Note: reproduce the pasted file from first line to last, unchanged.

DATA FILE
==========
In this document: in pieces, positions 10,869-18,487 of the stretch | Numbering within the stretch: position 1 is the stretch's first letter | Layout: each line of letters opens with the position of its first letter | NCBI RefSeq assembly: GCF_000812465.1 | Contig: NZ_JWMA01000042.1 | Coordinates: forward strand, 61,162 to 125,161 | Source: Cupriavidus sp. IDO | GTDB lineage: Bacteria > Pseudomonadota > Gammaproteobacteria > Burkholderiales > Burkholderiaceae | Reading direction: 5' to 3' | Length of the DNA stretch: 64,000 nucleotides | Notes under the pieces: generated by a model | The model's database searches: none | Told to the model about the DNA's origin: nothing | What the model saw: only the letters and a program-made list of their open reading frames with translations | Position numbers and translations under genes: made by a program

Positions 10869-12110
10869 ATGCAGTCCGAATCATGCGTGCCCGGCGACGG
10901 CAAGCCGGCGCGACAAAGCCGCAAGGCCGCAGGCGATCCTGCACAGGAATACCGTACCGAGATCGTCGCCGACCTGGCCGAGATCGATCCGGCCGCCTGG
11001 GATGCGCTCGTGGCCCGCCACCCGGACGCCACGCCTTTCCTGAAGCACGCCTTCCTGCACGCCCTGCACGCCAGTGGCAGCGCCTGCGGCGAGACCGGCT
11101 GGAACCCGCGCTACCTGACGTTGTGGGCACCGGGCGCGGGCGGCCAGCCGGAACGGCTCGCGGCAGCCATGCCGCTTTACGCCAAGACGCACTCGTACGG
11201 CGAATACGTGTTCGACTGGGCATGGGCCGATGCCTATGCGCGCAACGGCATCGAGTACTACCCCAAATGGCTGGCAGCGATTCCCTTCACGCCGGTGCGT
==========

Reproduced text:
In this document: in pieces, positions 10,869-18,487 of the stretch | Numbering within the stretch: position 1 is the stretch's first letter | Layout: each line of letters opens with the position of its first letter | NCBI RefSeq assembly: GCF_000812465.1 | Contig: NZ_JWMA01000042.1 | Coordinates: forward strand, 61,162 to 125,161 | Source: Cupriavidus sp. IDO | GTDB lineage: Bacteria > Pseudomonadota > Gammaproteobacteria > Burkholderiales > Burkholderiaceae | Reading direction: 5' to 3' | Length of the DNA stretch: 64,000 nucleotides | Notes under the pieces: generated by a model | The model's database searches: none | Told to the model about the DNA's origin: nothing | What the model saw: only the letters and a program-made list of their open reading frames with translations | Position numbers and translations under genes: made by a program

Positions 10869-12110
10869 ATGCAGTCCGAATCATGCGTGCCCGGCGACGG
10901 CAAGCCGGCGCGACAAAGCCGCAAGGCCGCAGGCGATCCTGCACAGGAATACCGTACCGAGATCGTCGCCGACCTGGCCGAGATCGATCCGGCCGCCTGG
11001 GATGCGCTCGTGGCCCGCCACCCGGACGCCACGCCTTTCCTGAAGCACGCCTTCCTGCACGCCCTGCACGCCAGTGGCAGCGCCTGCGGCGAGACCGGCT
11101 GGAACCCGCGCTACCTGACGTTGTGGGCACCGGGCGCGGGCGGCCAGCCGGAACGGCTCGCGGCAGCCATGCCGCTTTACGCCAAGACGCACTCGTACGG
11201 CGAATACGTGTTCGACTGGGCATGGGCCGATGCCTATGCGCGCAACGGCATCGAGTACTACCCCAAATGGCTGGCAGCGATTCCCTTCACGCCGGTGCGT